We remain particularly excited about some potential upcoming catalysts which could further boost momentum. As one of many casualties early in the pandemic, M&A activity came to a virtual stand still. This has been a big headwind for Pender because part of our strategy requires normal deal-making activity (see our track record of picking small-cap takeout targets). That headwind seems to be reversing. Big time. As “animal spirits” return to the markets, and potential acquirers can conduct their due diligence once again, enthusiasm for deals is quickly ramping up again. In aggregate, we believe many of our small and microcaps represent “juicy” takeout targets because their valuations are still relatively attractive, especially compared to the larger caps that have already run up. We believe investment bankers and deal-hungry executives are scrambling to make up for lost time. This heighted buyout activity could provide a strong tailwind for us over the next few quarters.

The central bank driven liquidity injection that ignited the large cap rally is now being followed up by a small cap rally. A few of our equity mandates have recovered to the top performing quartiles of their respective categories, particularly in the small cap mandates. It is a rare event when all our funds are firing on all cylinders – today is no exception. We are not satisfied by the performance of a few our funds, but we have made adjustments as noted, and are encouraged by the early progress.

There have been very few investment strategies that have kept up with the turbo charged returns of a handful of tech megacaps of late. The five largest companies of the S&P500 are currently worth more than the entire S&P500 during the last bear market in March 2009! The collective market cap of the Giant 5[5] is +$7 trillion. They are undoubtedly great companies when measured by almost any metric. It has been a truly remarkable run, but from an investment perspective, generating say, a 10% return on $7 trillion of market value is… well…a very big number. Great companies are not always great investments. The sky does have some limits. As an alternative, we find it fascinating to study these great companies and then apply the template of those learnings within our smaller-than-megacap universe to holdings that are also that are re-platforming their industries, as noted earlier. We believe owning a handful of great companies that are still in the earlier phases of their value creation journey increases their compounding potential for becoming great investments as well.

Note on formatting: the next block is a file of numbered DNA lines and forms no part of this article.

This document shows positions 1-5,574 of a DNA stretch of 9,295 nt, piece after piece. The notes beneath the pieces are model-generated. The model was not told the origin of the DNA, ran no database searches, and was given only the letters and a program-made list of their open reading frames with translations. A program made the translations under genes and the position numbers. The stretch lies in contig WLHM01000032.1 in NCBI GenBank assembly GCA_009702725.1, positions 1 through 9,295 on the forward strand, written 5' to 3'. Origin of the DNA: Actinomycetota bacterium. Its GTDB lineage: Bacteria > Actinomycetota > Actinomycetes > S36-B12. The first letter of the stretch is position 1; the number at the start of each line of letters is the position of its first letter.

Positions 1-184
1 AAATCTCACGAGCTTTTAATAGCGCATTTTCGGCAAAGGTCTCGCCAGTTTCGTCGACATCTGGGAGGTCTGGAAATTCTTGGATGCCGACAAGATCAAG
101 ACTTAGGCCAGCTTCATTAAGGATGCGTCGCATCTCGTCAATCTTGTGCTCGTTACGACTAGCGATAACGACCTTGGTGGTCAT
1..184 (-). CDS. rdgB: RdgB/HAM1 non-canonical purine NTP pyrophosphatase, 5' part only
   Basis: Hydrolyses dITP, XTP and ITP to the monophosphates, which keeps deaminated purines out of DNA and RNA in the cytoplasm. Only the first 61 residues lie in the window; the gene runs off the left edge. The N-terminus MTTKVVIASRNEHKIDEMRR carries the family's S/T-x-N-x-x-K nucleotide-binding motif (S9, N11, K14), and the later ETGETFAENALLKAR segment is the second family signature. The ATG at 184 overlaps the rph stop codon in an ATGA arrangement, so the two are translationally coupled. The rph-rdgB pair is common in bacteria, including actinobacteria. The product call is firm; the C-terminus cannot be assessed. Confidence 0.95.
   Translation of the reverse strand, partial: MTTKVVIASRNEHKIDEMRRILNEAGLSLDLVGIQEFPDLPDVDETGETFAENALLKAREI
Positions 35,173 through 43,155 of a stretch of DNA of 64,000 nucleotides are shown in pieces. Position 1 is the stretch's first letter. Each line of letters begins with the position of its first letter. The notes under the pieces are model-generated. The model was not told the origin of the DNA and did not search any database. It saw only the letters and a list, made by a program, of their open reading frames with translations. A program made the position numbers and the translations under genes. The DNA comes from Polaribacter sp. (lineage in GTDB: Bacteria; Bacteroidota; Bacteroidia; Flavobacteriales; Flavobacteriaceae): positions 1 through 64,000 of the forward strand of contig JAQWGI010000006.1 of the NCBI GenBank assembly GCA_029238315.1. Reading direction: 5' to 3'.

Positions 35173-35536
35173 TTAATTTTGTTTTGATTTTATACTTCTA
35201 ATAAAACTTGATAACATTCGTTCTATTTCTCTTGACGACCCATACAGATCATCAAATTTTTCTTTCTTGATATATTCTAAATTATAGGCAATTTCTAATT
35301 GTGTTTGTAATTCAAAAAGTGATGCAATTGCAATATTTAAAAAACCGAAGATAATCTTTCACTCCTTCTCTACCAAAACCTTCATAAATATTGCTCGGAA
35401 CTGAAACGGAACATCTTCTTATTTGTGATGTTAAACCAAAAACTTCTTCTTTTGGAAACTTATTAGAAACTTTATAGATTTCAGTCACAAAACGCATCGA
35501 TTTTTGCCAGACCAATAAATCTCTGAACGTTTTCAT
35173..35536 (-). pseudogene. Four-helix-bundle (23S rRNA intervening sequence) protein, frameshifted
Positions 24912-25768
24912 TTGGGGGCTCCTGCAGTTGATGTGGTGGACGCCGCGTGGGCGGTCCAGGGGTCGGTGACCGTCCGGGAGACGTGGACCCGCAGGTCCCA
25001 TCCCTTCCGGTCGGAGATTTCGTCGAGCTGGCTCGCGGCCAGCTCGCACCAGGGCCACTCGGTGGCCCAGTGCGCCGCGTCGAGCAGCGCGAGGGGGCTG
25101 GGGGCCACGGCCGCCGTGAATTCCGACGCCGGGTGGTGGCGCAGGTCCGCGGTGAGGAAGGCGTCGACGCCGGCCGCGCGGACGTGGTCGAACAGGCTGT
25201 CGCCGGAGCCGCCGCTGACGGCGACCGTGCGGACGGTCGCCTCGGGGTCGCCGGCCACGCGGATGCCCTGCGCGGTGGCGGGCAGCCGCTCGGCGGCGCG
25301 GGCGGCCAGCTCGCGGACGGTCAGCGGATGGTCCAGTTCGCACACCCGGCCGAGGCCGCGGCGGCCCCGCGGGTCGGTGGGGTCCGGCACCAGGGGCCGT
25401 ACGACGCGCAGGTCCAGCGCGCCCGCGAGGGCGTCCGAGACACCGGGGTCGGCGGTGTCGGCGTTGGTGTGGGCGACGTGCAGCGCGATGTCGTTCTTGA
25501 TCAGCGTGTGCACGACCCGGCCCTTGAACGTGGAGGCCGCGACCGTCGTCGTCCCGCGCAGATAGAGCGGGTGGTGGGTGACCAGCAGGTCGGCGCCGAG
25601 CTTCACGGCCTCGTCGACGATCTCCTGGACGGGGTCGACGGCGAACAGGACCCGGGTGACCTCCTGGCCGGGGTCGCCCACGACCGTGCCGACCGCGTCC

We can’t control stock prices. However, we control our investment process. And we can and must adapt to new methods and views that better represent how the world works.

“You have to play the cards that are there. You have to deal with the world as it is, not as you want it to be, or you wish it to be, or how you think it should be. That’s also another thing to bear in mind for people is that, don’t complain about the world, figure out a way to thrive in it.” – Michael Mauboussin

Please do not hesitate to contact me, should you have questions or comments you wish to share with us.

Felix Narhi
September 22, 2020

[1] http://pubdocs.worldbank.org/en/267761588788282656/Global-Economic-Prospects-June-2020-Highlights-Chapter-1.pdf

[2] http://ca.spindices.com/documents/additional-material/sp-500-eps-est.xlsx

[3] The NBER officially announced its June 2009 recession-end determination on September 10, 2010. By the time the end of the recession was announced, the S&P500 was at 1165, up 72% from the market bottom and up a further 27% from the end of the recession. Waiting until better visibility cost investors dearly. By the time NBER sang their tune, the song was over.

[4] The more things change the more they stay the same.

[5] Apple, Microsoft, Amazon, Alphabet, Facebook